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Vice Adm. Beaman and staff aboard USS Missouri (BB 63) in 2012 during RIMPAC 2012.      Today, the rich heritage of the 3rd Fleet continues.  3rd Fleet is home to more than 58,000 Sailors serving aboard 124 afloat commands, and provides support to five Carrier Strike Groups (CSG’s), more than 400 aircraft, four Expeditionary Strike Groups (ESG’s), and the shore commands needed to train and maintain the fleet.  In addition, 3rd Fleet is the Maritime Component Commander that oversees command and control of all maritime forces afloat in the Hawaii, Pacific Northwest, and San Diego operating areas.      The 3rd Fleet’s Area of Responsibility (AOR) provides maritime security to 50 million square miles of the Eastern and Northern Pacific ocean, from the International Date Line to the West Coast of North America including the Bering Sea, Alaska, the Aleutian Islands and much of the Arctic.  These areas contain major oil and trade sea lines of communication which are critically important to the economic health of the United States and friendly nations throughout the Indo-Asia-Pacific region. Lean, Flexible and Focused N4/LRC Staff      With this in mind, the 3rd Fleet Logistics Directorate (N4) responsibility is to plan and execute logistics operations within the 3rd Fleet AOR.  N4 is currently led by Capt. Sidney Kim, Assistant Chief of Staff, Logistics, who with his team of six officers and five enlisted Sailors are tasked with providing logistics operational support to all 3rd Fleet subordinate commands.  They coordinate the logistics plans, maintenance and ordinance needs of the fleet units, while ensuring their own internal staff is well supported from a facilities and financial perspective.      While having only one person deep in each area of responsibility, the N4 staff is heavily cross trained, allowing it to remain operationally focused, flexible and multi-functional.  The N4 staff interacts with Pacific Command, Northern Command, Commander, U.S. Pacific Fleet (CPF), Fleet Readiness (OPNAV N43), Maritime Sealift Command (MSCPAC), Defense Logistics Agency, Type Commanders, Naval Supply Global Logistics Support (GLS) and their support Fleet Logistics Centers (Joint Base Pearl Harbor -Hickam, Puget Sound, and San Diego), civilian community leaders during Fleet Weeks and Defense Support to Civil Authorities (DSCA) events, Foreign Armed Services, and traditional financial/supply stakeholders among many other groups, in the execution of their duties.      The N4 staff is ably assisted and enhanced by the reserve component Logistics Readiness Center (LRC) unit attached to 3rd Fleet.  The LRC, led by Capt. Dan Pionk, is comprised of 20 officers and 10 enlisted personnel.  During real world events and exercises when 3rd Fleet stands up the Maritime Operations Cell (MOC), the N4 stands up the LRC to bring in the depth and breadth of functional expertise allowing scalable logistics operations.  LRC roles vary by event or exercise, but they are a key element to the N4’s mission coordinating support for the forces involved.  LRC integrates with N4 and provides areas of support mirroring functions of N4, such as maintenance, ordinance, logistics planning and other specialized areas such mortuary affairs. Carrier Strike Group (CSG) Certification      In contrast to other numbered Fleets, 3rd Fleet has the responsibility to certify CSGs upon completion of their training cycle.  3rd Fleet plays a critical role in developing the Fleet Response Training Plan (FRTP), along with overseeing exercises that test a strike group's ability to operate in hostile and complex environments with other U.S. and coalition forces.  Each CSG must complete Group Sail, Composite Training Unit Exercise (COMPTUEX), and Joint Task Force Exercise (JTFEX) to be certified as combat ready for deployment.  3rd Fleet N4’s role is to provide real time logistics support to Carrier Strike Groups that are under pressure during the certification process. [caption id="attachment_1707" align="alignleft" width="300"]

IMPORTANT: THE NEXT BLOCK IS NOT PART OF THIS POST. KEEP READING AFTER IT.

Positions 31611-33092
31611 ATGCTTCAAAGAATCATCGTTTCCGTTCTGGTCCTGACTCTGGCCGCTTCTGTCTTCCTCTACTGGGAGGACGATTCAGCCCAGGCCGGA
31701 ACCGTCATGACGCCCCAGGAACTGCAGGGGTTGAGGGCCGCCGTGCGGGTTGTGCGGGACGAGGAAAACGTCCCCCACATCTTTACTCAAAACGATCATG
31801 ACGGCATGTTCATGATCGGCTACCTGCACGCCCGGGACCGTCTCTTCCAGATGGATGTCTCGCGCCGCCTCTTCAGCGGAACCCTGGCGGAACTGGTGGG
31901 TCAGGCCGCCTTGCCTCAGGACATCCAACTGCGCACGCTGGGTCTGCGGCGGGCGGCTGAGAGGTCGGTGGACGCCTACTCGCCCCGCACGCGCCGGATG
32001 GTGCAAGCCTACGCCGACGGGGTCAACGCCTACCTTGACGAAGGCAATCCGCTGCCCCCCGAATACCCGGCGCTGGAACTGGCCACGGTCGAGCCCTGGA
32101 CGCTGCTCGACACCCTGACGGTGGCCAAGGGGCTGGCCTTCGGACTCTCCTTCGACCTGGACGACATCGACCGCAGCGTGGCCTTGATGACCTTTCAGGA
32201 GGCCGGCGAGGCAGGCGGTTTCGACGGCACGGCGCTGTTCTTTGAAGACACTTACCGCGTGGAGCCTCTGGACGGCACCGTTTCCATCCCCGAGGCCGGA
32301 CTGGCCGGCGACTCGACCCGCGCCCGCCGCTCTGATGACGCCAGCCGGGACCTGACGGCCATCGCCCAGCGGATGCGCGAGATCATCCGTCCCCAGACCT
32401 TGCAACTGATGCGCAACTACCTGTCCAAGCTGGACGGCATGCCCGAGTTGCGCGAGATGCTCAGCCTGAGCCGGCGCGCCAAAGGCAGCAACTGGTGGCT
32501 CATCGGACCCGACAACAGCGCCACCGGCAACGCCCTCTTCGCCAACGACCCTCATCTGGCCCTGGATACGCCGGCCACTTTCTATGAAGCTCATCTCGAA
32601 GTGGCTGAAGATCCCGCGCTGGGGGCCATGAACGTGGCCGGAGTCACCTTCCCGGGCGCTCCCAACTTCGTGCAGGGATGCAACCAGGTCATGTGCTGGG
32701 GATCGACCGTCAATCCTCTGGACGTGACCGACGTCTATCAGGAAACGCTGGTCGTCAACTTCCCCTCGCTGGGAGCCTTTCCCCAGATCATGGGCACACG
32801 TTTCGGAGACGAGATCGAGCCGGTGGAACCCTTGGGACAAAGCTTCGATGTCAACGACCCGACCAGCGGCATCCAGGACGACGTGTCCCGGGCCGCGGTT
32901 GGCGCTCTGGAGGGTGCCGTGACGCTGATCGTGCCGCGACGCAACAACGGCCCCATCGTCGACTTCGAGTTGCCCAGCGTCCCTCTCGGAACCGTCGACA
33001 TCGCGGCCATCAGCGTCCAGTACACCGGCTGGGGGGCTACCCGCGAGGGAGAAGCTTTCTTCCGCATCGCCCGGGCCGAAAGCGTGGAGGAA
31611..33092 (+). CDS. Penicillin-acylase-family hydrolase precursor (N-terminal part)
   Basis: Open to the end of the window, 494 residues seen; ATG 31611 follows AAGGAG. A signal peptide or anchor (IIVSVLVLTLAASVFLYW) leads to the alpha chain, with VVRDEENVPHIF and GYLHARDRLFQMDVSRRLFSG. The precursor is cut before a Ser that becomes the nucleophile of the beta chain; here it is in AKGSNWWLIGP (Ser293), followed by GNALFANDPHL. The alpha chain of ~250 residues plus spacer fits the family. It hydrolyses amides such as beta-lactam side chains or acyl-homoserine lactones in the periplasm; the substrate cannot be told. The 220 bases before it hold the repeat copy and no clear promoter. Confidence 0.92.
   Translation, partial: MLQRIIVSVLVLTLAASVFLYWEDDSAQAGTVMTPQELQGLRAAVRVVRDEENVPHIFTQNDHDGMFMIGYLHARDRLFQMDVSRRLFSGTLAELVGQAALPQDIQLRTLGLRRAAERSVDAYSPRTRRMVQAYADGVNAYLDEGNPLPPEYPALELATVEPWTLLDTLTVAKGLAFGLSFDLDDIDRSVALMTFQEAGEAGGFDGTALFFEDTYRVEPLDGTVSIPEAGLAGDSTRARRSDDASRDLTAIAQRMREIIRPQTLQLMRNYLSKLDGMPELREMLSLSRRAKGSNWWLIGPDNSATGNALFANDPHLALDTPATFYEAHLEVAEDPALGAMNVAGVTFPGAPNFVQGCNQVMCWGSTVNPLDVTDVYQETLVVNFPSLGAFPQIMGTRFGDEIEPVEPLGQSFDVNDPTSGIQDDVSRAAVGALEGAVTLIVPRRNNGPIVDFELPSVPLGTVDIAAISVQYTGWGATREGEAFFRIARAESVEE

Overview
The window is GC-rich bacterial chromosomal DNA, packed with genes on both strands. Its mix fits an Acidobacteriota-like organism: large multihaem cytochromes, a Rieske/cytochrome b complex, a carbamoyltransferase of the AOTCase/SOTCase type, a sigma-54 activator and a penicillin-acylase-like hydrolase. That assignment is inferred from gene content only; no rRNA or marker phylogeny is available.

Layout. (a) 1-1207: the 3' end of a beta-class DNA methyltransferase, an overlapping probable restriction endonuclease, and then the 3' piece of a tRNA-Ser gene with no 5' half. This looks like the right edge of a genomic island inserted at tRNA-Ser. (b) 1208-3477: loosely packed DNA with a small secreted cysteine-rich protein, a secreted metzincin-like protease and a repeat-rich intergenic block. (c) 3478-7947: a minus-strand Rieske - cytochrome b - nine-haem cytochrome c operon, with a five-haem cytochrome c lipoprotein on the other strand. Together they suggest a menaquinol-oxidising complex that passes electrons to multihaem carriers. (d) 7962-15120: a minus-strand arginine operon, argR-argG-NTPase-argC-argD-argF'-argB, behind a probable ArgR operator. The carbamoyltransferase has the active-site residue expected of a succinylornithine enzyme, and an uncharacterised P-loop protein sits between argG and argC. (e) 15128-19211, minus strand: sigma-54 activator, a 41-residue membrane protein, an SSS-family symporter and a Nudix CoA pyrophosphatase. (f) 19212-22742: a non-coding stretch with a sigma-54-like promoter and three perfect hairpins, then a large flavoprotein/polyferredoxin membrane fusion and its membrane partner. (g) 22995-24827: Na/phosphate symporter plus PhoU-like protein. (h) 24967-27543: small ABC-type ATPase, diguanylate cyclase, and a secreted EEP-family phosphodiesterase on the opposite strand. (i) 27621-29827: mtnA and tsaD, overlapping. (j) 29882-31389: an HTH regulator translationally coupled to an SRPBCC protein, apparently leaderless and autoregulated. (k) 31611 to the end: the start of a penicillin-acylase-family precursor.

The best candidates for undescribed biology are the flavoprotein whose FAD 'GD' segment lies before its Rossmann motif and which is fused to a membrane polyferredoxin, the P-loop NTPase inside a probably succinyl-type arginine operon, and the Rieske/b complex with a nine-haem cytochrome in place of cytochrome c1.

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Adm. William “Bull” Halsey aboard USS Missouri (BB 63) with C3F staff in 1945. Operational Level War (OLW) and Coalition Building      Equally importantly, 3rd Fleet builds and sustains relationships with partner nations in the Pacific.  To enhance these relations 3rd Fleet hosts the world's largest maritime exercise, Rim of the Pacific (RIMPAC), in and around the Hawaiian Islands.  RIMPAC requires long range planning to ensure participating nations receive valuable experience in tactical operations in addition to the developing their Operational Level War (OLW) skills.      In 2012, 3rd Fleet successfully completed its 23rd RIMPAC, involving 22 participating nations, more than 40 ships and submarines and more than 200 aircraft.  RIMPAC presents coveted unique opportunity to gain OLW experience not available to most nations, and every year additional countries request to be involved.  Although 3rd Fleet has served in key roles during past RIMPACs, both as the Commander Coalition Task Force (CCTF) and Coalition Forces Maritime Command Center (CFMCC) lead, participating nations are becoming more involved filling advanced command roles and testing their own leadership within the multi-national exercises.      As an illustration, during RIMPAC 2012, 3rd Fleet N4 was essential to the development and implementation of the "first-ever" Multi-national Logistics Element (MLSE) which was comprised of seven nations … Australia, Canada, Japan, Korea, New Zealand, Singapore and U.S.  The MLSE leveraged the FLC Pearl Harbor backbone, creating efficiencies and improving speed of service.  As a result, the MLSE developed strong multinational relationships, enhancing understanding and perfecting the cohesiveness of all countries involved.  In order to maintain greater coalition synergy, other countries such as Canada and Australia are taking turns leading the MLSE during future exercises.      RIMPAC 2014 will include participation by the Peoples Republic of China, presenting new and exciting challenges for 3rd Fleet and coalition partners. Logistics – Pacific ‘Tyranny of Distance’      It takes time to move material across the vast Pacific Ocean; the Pacific borders on more nations than any other single body of water.  Unquestionably, "strategic positioning and apportionment" of U.S. logistics assets based on geographical impact and inter/intra-theater transportation pipelines is important, but what is becoming increasingly important is understanding our coalition infrastructure, transportation, rules of engagement and force protection support all of which are critical to the coalition fight.      There is a paradigm shift occurring within the traditional war-fighting planning process.  This shift changes the theory of U.S.-centric operational logistics support from where the U.S. brings a majority of its own materials to the fight, to one where the U.S. leverages resources of Coalitions forces; fully involving them as partners in our planning and execution.  Moreover, prior understanding of partner nation transportation infrastructure support, industrial capability, mobilization process, along with their geographical advantages and disadvantages will enhance the common operational logistics picture.      Exercise Talisman Saber 2013 proved the tenet of distance very clearly.  Talisman Saber, second only to RIMPAC in size and complexity of worldwide maritime exercises, is a bi-annual exercise in which U.S. forces work closely with Royal Australian Navy counterparts.  One lesson learned evident to all the participants as noted by Capt. Kim, “Logistics sets the campaign's operational limit," where logistics vulnerabilities and shortfalls can quickly alter an operational campaign and require adjustment to mission parameters or goals. Enduring Legacy of 3rd Fleet      Celebrating 70 years of excellence, 3rd Fleet leads Navy forces in the eastern Pacific from the west coast of North America to the International Date Line, providing realistic and relevant training necessary for an effective global Navy.  3rd Fleet’s logistics directorate is involved in all day-to-day operations and provides unparalleled opportunities to train and develop Supply Corps officers in Logistics Planning, Operational Logistics, Ordnance, and Maintenance.  Adm. Halsey’s legacy continues its historic role in protecting the collective maritime interests of the U.S. and its partners in the Pacific. By Capt. Dan Pionk, SC, USNR, and Cmdr. Rob Csorba, SC, USN; U.S. 3rd Fleet Logistics